In Reply:-We thank Dr. Yemen for his interest in our publication. Our adult patients have not experienced the episodes of “coughing” associated with the administration of sufentanil that he describes in children. The literature on opioid-induced difficult ventilation in neonates and children is at best confused and consists mostly of isolated case reports.

Baraka [1]described post-extubation laryngospasm after opioid-based anesthesia in a 4-yr-old child. Naloxone terminated the laryngospasm. MacGregor et al. [2]described difficult ventilation after initiation of a fentanyl infusion in an intubated neonate. They extubated the child, fearing an endotracheal tube obstruction. They could not ventilate the extubated child. A cardiorespiratory arrest resulted. Nalaxone was administered and restored the ability to ventilate. They ascribed the difficult ventilation to chest wall rigidity.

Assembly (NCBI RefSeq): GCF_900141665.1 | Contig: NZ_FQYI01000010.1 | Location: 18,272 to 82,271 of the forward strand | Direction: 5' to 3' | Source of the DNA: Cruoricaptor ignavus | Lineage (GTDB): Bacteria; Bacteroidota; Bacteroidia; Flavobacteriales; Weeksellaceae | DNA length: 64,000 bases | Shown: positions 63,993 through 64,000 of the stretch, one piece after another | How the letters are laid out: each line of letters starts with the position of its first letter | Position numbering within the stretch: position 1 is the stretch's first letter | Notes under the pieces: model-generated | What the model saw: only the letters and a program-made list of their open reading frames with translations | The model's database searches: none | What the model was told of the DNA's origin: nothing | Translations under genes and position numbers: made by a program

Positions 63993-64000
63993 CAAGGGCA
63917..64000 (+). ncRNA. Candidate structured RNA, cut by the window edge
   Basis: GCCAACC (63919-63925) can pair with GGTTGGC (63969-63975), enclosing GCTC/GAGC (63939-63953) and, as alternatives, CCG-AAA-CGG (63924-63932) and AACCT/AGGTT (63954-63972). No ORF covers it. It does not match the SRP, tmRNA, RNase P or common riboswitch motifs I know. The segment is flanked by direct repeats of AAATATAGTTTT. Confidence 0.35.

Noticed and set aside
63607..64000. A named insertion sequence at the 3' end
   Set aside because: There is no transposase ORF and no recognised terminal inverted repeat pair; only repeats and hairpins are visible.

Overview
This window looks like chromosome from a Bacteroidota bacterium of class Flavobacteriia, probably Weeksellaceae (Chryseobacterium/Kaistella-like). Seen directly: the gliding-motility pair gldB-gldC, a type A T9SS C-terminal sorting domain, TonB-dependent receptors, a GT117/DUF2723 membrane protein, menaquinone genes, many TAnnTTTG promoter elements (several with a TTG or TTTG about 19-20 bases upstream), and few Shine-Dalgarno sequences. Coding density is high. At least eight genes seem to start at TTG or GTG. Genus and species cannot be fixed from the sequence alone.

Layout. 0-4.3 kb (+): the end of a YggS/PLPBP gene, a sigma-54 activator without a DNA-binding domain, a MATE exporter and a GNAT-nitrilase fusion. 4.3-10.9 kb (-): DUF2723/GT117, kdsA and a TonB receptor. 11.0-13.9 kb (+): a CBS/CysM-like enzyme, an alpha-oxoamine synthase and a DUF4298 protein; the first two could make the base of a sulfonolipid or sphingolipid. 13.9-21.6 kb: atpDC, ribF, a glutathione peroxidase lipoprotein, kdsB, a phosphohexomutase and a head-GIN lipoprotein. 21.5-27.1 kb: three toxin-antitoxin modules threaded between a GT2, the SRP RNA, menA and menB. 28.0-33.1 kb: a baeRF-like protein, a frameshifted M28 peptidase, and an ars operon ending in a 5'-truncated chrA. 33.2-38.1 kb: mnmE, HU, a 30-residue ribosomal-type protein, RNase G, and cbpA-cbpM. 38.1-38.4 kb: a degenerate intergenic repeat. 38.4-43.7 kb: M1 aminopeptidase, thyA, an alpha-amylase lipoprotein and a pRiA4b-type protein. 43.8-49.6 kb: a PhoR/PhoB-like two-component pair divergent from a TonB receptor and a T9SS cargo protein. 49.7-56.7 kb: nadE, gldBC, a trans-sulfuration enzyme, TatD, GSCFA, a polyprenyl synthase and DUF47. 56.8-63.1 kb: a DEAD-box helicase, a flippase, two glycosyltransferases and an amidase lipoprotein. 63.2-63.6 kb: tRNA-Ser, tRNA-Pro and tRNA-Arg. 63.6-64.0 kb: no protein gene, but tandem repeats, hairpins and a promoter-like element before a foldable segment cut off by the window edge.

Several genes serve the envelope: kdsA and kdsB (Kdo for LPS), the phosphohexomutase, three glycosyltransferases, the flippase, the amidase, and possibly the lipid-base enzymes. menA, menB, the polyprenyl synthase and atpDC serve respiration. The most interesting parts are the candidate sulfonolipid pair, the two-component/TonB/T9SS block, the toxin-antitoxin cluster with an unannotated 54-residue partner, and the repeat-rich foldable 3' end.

Perhaps the chest wall component plays a larger role in causing difficult ventilation in infants and children than in adults. The only way to clarify the issue is to conduct a prospective study in children similar to that done in adults. [3] 

Joel A. Bennett, D.D.S., M.D.

Associate Professor of Anesthesiology; Department of Anesthesiology; Allegheny University of the Health Sciences; Broad and Vine; Philadelphia, Pennsylvania

Jonathan Abrams, M.D.

Attending Anesthesiologist; Lankenau Hospital

Daniel F. Van Riper, M.D.

Associate Professor of Anesthesiology

Jan C. Horrow, M.D.

Professor of Anesthesiology


Baraka A: Fentanyl-induced laryngospasm following trachael extubation in a child. Anesthesia 1995; 50:375
MacGregor DA, Bauman LA: Chest wall rigidity during infusion of fentanyl in a two-month-old infant after heart surgery. J Clin Anesth 1996; 8:251-4
Bennett JA, Abrams JT, Van Riper DF, Horrow JC: Difficult or impossible ventilation after sufentanil induction of anesthesia is caused primarily by vocal cord closure. Anesthesiology 1997; 87:1070-4